Do Subjective Expectations Explain Asset Pricing Puzzles?
42 Pages Posted: 19 Feb 2009
Date Written: January 7, 2009
The structural uncertainty model with Bayesian learning, advanced by Weitzman (AER 2007), provides a framework for gauging the effect of structural uncertainty on asset prices and risk premiums. This paper provides an operational version of this approach that incorporates realistic priors about consumption growth volatility, while guaranteeing finite asset pricing quantities. In contrast to the extant literature, the resulting asset pricing model with subjective expectations yields well-defined expected utility, finite moment generating function of consumption growth, and tractable expressions for equity premium and riskfree return. Our quantitative analysis reveals that explaining the historical equity premium and riskfree return, in the context of subjective expectations, requires implausible levels of structural uncertainty. Furthermore, these implausible prior beliefs result in consumption disaster probabilities that virtually coincide with those implied by more realistic priors. At the same time, the two sets of prior beliefs have diametrically opposite asset pricing implications: one asserting, and the other contradicting, the antipuzzle view.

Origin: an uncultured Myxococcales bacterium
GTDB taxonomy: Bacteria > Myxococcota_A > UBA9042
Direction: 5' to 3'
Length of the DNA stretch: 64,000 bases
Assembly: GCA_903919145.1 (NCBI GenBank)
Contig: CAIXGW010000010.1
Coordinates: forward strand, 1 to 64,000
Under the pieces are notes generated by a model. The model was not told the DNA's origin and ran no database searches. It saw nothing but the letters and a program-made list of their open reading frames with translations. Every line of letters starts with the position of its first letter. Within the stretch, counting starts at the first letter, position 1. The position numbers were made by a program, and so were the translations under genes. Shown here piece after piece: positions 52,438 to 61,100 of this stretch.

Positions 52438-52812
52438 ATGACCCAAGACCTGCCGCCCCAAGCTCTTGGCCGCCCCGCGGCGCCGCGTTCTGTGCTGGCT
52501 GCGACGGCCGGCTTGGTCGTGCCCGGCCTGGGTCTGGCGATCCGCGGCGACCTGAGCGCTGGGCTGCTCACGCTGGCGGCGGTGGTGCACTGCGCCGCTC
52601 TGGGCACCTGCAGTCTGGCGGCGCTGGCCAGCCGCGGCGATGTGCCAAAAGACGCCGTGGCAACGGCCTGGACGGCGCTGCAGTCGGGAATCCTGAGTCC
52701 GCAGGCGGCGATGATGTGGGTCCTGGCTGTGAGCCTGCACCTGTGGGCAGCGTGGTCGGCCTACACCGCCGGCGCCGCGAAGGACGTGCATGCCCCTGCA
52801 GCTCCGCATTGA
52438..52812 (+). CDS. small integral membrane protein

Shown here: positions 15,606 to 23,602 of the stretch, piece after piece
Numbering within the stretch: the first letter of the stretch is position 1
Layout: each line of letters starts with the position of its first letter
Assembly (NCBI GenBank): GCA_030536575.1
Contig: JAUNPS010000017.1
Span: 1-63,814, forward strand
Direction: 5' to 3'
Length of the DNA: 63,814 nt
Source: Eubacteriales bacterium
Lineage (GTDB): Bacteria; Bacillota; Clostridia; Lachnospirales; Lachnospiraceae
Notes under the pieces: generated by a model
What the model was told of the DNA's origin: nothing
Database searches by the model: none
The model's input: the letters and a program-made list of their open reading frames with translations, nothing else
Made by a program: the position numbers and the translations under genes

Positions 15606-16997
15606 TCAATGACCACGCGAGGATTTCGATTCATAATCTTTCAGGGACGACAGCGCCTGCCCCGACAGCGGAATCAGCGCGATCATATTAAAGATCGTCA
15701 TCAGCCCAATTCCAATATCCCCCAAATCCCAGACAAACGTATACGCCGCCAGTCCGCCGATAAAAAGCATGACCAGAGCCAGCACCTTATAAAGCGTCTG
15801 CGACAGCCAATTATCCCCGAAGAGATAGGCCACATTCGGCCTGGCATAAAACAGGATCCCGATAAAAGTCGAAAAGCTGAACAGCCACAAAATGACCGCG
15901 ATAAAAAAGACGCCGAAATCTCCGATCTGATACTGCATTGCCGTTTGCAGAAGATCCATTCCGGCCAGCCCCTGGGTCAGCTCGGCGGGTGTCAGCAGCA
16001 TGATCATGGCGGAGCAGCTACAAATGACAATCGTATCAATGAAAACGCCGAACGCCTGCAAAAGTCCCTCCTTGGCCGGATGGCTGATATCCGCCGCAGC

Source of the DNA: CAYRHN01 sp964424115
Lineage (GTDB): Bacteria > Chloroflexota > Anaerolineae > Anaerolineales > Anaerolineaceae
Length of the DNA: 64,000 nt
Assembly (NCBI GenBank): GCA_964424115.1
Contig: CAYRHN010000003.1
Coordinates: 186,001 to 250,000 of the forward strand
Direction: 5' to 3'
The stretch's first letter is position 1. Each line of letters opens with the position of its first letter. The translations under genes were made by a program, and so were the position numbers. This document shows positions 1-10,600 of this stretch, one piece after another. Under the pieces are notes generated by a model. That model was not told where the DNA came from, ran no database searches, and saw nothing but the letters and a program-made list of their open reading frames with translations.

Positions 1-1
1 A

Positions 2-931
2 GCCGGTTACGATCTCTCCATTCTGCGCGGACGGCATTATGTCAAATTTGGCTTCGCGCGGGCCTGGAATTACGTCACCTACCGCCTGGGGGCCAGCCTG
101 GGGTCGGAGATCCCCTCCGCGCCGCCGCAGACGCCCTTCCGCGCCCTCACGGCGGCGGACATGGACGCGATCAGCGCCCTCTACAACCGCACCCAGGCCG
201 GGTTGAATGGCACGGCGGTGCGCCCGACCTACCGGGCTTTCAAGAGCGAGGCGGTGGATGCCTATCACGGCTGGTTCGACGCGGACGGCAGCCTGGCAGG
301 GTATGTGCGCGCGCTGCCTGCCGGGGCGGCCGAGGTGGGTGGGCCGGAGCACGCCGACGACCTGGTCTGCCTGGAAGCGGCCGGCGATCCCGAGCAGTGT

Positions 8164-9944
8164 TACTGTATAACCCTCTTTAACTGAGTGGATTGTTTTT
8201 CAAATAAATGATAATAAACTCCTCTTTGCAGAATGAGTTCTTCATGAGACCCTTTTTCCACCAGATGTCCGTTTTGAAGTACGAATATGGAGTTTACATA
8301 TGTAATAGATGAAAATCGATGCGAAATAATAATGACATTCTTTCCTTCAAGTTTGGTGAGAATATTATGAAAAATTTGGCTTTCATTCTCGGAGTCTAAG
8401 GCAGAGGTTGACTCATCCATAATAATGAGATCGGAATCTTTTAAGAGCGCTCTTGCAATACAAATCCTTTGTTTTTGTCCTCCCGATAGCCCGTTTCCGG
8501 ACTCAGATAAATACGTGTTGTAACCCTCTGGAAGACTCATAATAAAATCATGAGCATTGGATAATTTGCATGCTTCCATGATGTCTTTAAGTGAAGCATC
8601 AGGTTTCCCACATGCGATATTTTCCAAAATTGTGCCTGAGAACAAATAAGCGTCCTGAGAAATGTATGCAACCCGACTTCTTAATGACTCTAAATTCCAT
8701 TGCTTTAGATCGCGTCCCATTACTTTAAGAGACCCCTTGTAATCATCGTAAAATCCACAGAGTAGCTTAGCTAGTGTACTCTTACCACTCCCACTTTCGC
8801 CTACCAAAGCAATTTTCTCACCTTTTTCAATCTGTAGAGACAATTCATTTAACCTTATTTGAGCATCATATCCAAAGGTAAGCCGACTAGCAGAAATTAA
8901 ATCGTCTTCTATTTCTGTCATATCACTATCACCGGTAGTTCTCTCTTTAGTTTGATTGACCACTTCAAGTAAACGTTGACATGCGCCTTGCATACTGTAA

Keywords: subjective expectations, learning, structural uncertainty, priors, predictive density of consumption growth, equity premium, riskfree return
JEL Classification: D34, G12
Suggested Citation: Suggested Citation